“LGBTQ rights are under attack all across this country, and today’s confirmation of Judge Ketanji Brown Jackson to the U.S. Supreme Court is a critical step to ensure our hard-won progress is not reversed by those using the courts to fight outdated culture wars,” Sarah Kate Ellis, the president and CEO of the LGBTQ media advocacy organization GLAAD, said in a statement. “Judge Jackson’s experience and judicial temperament will make her one of the most qualified justices ever to serve on the Court. GLAAD congratulates Judge Jackson and our entire nation on this historic and long overdue representation.”

“We are thrilled to join in the celebration today of the historic and bipartisan confirmation of Judge Ketanji Brown Jackson to the U.S. Supreme Court. As a leading civil rights organization that works through the courts to seek equity and justice for LGBTQ people, we are acutely aware of how important it is to have a judiciary that reflects the diversity of this country,” Imani Rupert-Gordon, the executive director of the National Center for Lesbian Rights, said in a statement.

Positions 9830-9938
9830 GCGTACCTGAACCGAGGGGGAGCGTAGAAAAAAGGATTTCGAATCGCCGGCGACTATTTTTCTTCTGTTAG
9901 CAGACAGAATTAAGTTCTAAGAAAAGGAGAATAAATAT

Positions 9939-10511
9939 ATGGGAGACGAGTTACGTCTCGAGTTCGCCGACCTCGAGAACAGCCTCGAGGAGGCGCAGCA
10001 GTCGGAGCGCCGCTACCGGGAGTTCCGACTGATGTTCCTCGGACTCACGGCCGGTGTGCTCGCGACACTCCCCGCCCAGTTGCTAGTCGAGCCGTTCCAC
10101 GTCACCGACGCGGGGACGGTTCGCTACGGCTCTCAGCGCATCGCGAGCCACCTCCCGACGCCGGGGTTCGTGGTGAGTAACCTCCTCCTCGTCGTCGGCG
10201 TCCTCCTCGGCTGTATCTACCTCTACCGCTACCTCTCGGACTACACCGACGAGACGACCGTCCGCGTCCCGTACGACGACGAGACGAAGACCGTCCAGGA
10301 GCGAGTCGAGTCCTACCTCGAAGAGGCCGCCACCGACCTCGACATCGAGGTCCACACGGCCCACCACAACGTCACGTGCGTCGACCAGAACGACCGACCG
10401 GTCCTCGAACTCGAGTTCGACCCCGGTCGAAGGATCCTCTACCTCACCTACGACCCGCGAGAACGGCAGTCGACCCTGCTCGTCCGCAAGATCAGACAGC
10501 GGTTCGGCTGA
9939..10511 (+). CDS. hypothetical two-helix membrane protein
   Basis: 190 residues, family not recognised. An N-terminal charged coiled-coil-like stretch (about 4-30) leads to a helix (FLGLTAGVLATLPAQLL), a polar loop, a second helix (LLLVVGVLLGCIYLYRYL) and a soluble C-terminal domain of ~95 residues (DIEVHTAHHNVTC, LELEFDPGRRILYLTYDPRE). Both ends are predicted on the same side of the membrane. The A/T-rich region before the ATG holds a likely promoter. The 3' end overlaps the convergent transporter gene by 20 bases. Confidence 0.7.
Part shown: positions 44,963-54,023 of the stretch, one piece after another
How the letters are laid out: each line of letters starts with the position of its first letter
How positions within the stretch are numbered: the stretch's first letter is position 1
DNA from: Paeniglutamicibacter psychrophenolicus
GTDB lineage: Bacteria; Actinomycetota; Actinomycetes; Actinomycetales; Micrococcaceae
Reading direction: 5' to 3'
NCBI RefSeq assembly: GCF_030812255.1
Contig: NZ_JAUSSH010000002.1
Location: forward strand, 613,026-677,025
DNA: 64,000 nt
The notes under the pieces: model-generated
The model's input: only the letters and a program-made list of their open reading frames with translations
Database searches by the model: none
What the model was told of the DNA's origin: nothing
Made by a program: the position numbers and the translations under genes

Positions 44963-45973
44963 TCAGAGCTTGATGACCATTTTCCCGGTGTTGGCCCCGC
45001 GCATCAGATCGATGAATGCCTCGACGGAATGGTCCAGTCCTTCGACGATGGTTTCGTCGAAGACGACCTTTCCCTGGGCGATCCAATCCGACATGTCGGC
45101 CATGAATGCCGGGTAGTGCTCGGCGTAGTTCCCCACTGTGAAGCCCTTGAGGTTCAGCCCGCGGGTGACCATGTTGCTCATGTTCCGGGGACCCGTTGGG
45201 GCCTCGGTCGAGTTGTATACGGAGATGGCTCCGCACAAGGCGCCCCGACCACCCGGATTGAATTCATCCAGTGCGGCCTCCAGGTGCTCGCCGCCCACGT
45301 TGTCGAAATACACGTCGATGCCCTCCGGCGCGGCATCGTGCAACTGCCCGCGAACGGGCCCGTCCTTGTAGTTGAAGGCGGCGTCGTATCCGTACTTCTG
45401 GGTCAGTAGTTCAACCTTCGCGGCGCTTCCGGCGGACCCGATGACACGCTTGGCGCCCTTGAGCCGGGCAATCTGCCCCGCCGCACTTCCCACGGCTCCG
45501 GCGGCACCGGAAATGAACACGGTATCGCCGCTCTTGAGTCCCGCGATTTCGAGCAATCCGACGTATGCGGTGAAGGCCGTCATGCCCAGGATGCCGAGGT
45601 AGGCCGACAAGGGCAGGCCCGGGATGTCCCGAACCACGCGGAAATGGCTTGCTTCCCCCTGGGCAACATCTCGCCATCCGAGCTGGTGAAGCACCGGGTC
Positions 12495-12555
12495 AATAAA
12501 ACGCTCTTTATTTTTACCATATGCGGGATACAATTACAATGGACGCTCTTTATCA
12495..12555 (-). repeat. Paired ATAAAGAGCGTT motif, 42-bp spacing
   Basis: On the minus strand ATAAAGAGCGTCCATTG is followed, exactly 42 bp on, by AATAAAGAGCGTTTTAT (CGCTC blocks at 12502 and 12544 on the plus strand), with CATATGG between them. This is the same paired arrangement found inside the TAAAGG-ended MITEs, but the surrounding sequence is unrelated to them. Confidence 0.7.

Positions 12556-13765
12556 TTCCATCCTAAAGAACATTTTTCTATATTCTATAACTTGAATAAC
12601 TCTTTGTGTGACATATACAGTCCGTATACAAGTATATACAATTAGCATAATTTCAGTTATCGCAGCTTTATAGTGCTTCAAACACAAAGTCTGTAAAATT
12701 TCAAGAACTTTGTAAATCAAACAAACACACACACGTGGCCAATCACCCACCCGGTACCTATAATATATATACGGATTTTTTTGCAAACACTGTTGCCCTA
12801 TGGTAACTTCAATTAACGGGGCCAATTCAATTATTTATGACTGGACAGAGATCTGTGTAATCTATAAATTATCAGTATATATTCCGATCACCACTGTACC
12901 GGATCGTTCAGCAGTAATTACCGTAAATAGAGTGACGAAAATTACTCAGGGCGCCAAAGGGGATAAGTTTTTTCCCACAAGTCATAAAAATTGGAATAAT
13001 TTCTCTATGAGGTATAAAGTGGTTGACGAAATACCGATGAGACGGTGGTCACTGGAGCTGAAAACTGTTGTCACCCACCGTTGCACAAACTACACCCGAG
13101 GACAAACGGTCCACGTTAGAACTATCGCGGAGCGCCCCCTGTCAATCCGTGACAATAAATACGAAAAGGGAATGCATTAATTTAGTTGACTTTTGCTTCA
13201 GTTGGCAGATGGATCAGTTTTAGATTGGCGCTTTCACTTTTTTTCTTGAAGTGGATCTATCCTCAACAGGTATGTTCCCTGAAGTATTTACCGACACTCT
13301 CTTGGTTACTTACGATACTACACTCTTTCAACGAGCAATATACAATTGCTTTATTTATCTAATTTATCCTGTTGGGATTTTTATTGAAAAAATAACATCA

“Judge Jackson is immensely qualified to serve on the nation’s highest court and brings important professional and experiential diversity to the position, which will benefit us all,” added Rupert-Gordon. “Her perspective will enrich the Court’s deliberations and her presence will increase public confidence in the institution.”